Clumping cat litter is more popular than the non-clumping type because of its capacity to form clumps that can be easily scooped. However, clumping cat litter is the worst type that you could attempt to flush down the toilet since it expands once it absorbs moisture. So, it is more likely to block your pipes.
Non-clumping litter is also made of clay material but it doesn’t expand. However, when flushed, it can still be stuck in your pipe and stay there. Over time, the amount of litter in your pipes can accumulate and cause blockage.
2. Flushable Cat Litter
There are a lot of brands claiming to have a flushable litter, and positioning it as an eco-friendlier choice than the more popular options. These types of litter are made from biodegradable materials, such as wood products, corn, wheat, pine, and shredded paper.
Additionally, flushable paper litter, in particular, has a special purpose. They are softer, so, they can be gentler to the paws of cats with paw injuries. And they also create lesser dust, which reduces the amount of residues that get into the wounds.
3. Silica Gel Litter
This type of litter is gaining popularity nowadays because it creates less dust, has a lesser odor, and doesn’t produce clumps because it absorbs and traps the urine inside.
Additionally, some silica gel litter can also turn into a particular color when exposed to cat urine indicating if a kitty is suffering from a certain ailment.
Pros and Cons of Flushable Kitty Litter
By this time, we’ve all established that flushing regular clay-based litter is a bad idea. However, some of us might still be entertaining the possibility of flushing flushable cat litter instead. But, is this type of cat litter really flushable? Let’s take a look at the pros and cons of this type of litter below.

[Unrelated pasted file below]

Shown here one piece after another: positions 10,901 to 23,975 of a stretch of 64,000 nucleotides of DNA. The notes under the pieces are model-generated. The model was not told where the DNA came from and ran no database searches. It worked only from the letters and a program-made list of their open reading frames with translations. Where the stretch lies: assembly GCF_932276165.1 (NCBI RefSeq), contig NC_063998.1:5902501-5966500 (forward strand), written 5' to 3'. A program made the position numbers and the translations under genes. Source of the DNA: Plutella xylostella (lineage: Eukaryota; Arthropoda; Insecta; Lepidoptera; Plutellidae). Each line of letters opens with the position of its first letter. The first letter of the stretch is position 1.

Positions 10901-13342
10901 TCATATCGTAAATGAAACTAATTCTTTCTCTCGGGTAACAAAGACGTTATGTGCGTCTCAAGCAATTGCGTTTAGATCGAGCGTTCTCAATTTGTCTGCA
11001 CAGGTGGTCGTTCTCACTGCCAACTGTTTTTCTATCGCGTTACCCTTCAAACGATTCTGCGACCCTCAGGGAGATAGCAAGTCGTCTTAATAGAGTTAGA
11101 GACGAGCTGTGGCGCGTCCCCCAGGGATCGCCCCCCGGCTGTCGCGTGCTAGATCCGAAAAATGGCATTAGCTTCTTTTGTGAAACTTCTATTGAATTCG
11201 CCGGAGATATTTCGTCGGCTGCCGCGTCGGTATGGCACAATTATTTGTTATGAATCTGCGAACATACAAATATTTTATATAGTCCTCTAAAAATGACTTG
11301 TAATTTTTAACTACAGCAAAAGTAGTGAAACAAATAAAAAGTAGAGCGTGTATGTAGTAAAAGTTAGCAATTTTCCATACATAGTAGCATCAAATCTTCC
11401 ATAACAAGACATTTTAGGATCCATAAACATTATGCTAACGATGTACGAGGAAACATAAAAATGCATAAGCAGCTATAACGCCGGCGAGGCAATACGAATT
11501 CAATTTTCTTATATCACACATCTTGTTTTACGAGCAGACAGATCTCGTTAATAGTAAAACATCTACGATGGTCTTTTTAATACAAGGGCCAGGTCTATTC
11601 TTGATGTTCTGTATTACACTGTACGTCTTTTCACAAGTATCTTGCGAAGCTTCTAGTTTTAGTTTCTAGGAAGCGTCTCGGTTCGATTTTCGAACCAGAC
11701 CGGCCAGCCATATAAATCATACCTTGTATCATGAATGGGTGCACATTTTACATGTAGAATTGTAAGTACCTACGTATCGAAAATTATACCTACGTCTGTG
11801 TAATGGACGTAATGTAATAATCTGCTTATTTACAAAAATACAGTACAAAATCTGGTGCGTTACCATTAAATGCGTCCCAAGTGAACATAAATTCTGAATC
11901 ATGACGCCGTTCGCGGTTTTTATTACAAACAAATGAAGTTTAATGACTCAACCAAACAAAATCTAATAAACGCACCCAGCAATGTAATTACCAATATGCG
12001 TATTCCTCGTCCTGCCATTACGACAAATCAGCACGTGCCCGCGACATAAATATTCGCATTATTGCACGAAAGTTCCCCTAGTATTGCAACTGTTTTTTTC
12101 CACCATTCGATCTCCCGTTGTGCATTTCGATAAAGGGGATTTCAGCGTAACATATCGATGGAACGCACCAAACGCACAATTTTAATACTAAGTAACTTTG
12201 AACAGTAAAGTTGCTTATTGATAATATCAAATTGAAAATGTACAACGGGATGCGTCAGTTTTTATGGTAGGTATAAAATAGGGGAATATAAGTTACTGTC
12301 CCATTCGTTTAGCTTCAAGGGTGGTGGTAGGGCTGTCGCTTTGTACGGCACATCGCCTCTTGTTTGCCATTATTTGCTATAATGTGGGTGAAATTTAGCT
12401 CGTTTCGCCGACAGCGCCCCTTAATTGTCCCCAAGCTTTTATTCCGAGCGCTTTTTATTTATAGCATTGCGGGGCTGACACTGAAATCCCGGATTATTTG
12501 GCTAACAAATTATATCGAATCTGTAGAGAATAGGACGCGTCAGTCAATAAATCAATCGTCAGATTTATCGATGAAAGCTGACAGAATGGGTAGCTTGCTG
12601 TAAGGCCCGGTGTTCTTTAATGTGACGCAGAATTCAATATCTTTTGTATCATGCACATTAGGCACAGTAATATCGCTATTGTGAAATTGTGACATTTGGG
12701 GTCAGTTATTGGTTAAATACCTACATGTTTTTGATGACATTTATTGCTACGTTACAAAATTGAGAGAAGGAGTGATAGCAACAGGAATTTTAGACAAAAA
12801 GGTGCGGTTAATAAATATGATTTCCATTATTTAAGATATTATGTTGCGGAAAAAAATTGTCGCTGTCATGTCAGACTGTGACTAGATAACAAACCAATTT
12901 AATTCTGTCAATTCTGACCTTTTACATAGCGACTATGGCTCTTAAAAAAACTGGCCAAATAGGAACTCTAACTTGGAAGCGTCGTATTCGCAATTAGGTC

If we are going to look at the composition of flushable cat litter alone, we can say that it is indeed ecologically sustainable and friendlier to the environment than the other options. Flushable cat litters are made either from paper, wood, corn, and wheat, which are all biodegradable materials that come from renewable sources.
Easy to Deal With
Let’s face it, flushing cat litter down the toilet is way easier and it also saves you more time that you can spend in doing other things, such as playing with your cat.
Flushing litter is more convenient than regularly scooping your cat’s poop and pee from your cat litter box, bagging the clumped or soiled litter, and throwing the plastic bag into the trash can.
Doing all of these things every day can take a lot of time and effort, especially for pet parents with multiple cats and multiple litter boxes which are strategically positioned at different corners of the house.
It Doesn’t Work Well Like Clay Litter
Cat litter that clamps effectively can be a big deal in keeping your cat’s litter box clean. Unfortunately, flushable cat litter doesn’t clamp as well as clay-based litters.
Modern clay litter clumps around the urine making it easier to find and scoop out. And since the clumping prevents the urine from spreading throughout the litter box, you don't need to clean it as often.
Your Cat May Be Allergic to It
Cats love clay-based cat litter and the material rarely gives them health issues. On the other hand, flushable cat litter can be made from materials that can trigger an allergic response in cats. Some of the common materials used in flushable litters that are also common allergens in felines are wheat and corn.
It’s More Expensive
Price is one of the leading criteria that cat parents consider when choosing a litter for their feline companions. And as mentioned earlier, flushable cat litters are more expensive than clay-based litters.
A bag of flushable cat litter can cost one to three dollars more than a bag of clay litter. It may not be that much, but considering the number of bags you’ll have to buy every month, the few dollar difference can add up. And the cost can pile up exponentially if you have multiple cats at home.
It’s Still a Public Health Issue